England have ‘more than enough time’ to win, despite Melbourne storm stopping fourth Ashes test
Australia-born Trevor Bayliss dismisses press focus on possible ball tampering by tourists as ‘pommie bashing’
Melbourne’s fickle weather slowed England’s push for a consolation victory in the fourth Ashes test on Friday, with rain forcing an early end to the fourth day with Australia struggling after Alastair Cook batted through his team’s entire first innings.
Trailing by 164 runs after England’s first innings ended on 491 on the first ball of the day, Australia crawled to 103 for two in their second innings when play was suspended before tea because of the storm, increasing the prospect of a drawn match with only one day remaining.
The Melbourne Cricket Ground floodlights were illuminated and ground staff covered the centre wicket in the hope that the match would recommence before the umpires eventually called off play for the day and ordered an early start on Saturday.
“Anytime there’s a bit of rain and you’re on top in the game, it’s a bit frustrating,” England’s Australian-born coach Trevor Bayliss said. “But we have an opportunity tomorrow to win so that’s the attitude we’ve got to take.
“We showed in the first innings that we can take a number of wickets reasonably quickly and 98 overs is more than enough time if we play well to force a result.”
Australia were still 61 runs in arrears and under enormous pressure to get back into the contest as England pressed for a morale-boosting win after losing the first three matches of the five-test series to concede the Ashes.
First-innings century-maker David Warner, batting with extreme caution, was unbeaten on 40 from 140 balls with captain Steve Smith 25 not out and the pair needing to build a big partnership on the final day to salvage a draw.
"In the Umpires words, there's absolutely nothing to worry about"
"It's a bit of pommie-bashing, we're used to it, we knew coming here it'd be 24 million v 11"
England coach Trevor Bayliss hits back at ball tampering claims...#ItsTheAshes #Ashes pic.twitter.com/HLNfqbj37N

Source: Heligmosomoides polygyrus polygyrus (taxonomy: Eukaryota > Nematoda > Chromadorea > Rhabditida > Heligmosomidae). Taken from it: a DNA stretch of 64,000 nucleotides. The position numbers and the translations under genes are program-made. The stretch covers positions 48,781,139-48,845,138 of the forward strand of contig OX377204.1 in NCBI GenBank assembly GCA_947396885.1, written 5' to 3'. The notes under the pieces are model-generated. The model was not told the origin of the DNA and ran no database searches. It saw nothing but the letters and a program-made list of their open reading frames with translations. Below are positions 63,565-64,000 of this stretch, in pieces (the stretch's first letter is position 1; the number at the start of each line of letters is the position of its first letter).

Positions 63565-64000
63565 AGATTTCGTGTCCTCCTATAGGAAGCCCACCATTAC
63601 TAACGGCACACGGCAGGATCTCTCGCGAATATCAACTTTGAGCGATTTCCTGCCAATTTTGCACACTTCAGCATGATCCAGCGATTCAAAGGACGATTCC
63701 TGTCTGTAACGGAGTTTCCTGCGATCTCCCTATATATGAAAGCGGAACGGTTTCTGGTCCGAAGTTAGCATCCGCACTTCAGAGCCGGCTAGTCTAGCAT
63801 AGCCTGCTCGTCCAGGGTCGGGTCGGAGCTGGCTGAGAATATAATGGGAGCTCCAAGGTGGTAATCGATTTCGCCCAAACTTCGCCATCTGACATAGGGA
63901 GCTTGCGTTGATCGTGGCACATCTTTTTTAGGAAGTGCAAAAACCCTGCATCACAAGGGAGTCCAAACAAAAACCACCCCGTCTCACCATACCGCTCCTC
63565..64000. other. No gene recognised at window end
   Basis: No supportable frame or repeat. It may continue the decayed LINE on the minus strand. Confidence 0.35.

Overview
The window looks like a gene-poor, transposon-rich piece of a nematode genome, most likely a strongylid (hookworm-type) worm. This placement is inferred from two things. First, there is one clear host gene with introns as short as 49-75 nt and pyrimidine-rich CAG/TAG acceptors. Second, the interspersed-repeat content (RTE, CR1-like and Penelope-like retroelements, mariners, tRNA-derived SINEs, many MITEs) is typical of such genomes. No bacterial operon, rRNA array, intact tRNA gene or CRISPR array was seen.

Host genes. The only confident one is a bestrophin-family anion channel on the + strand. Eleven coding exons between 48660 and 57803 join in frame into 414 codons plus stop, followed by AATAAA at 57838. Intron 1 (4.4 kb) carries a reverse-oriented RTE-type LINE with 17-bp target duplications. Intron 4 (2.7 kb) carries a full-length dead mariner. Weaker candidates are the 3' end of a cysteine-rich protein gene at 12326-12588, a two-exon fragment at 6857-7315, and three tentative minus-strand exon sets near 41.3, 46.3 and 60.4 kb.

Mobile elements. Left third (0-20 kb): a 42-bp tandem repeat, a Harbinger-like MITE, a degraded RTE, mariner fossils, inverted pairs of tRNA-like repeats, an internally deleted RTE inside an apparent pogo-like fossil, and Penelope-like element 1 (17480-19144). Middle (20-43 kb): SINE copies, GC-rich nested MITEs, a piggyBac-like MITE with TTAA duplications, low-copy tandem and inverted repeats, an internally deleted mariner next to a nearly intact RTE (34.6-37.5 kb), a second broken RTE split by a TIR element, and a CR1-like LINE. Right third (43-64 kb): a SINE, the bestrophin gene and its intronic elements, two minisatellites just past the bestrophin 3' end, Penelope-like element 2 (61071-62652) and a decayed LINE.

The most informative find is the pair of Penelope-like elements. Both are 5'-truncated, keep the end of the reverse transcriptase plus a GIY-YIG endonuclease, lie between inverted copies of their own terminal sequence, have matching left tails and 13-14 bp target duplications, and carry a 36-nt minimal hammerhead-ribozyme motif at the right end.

— The Ashes on BT Sport (@btsportcricket) December 29, 2017
“The atmosphere is still great in the change rooms,” Australian all-rounder Mitch Marsh said. “We obviously know we’ve got a big day of batting ahead but hopefully we can come out with a draw.”
Normally free-scoring batsmen, Warner and Smith added just 38 runs for the third wicket in 22.4 overs as they battled to keep their wickets intact after England captured two early victims.
Australian opener Cameron Bancroft was dismissed for 27 when he chopped a ball from Chris Woakes back on to his stumps.
Then Usman Khawaja, who got off the mark with a massive six off English spinner Moeen Ali, departed for 11 when Jimmy Anderson found the edge and wicketkeeper Jonny Bairstow took a routine catch.
“Even though it’s still a very good (batting) wicket, it still gives us an opportunity to force a result,” Bayliss said.
“If we can get rid of those two guys (Warner and Smith) early on and put some pressure on their lower order, then anything is possible.”
Resuming on 491 for nine, England’s first innings ended after just one delivery when Anderson was dismissed for a duck, caught by Bancroft at short leg off Pat Cummins.
Cummins finished with four for 117 while fellow paceman Josh Hazlewood and spinner Nathan Lyon captured three wickets each as the Australians struggled in the absence of injured strike bowler Mitchell Starc.
Cook was left stranded on 244 not out, becoming first player to carry his bat through a full innings in a test at the MCG, test cricket’s oldest ground, having hosted the sport’s inaugural test in 1877.
Cook set a stack of records during his marathon innings, which started on Wednesday and spanned more than 10 hours at the crease.
The 33-year-old opener became the first Englishman to carry his bat since Mike Atherton against New Zealand in Christchurch 20 years ago.
The left-hander also became the first batsman to achieve the rare feat in an Ashes series since Geoffrey Boycott at Perth in 1979 and posted the highest score by a player to carry his bat, eclipsing New Zealander Glenn Turner’s unbeaten 223 in 1972.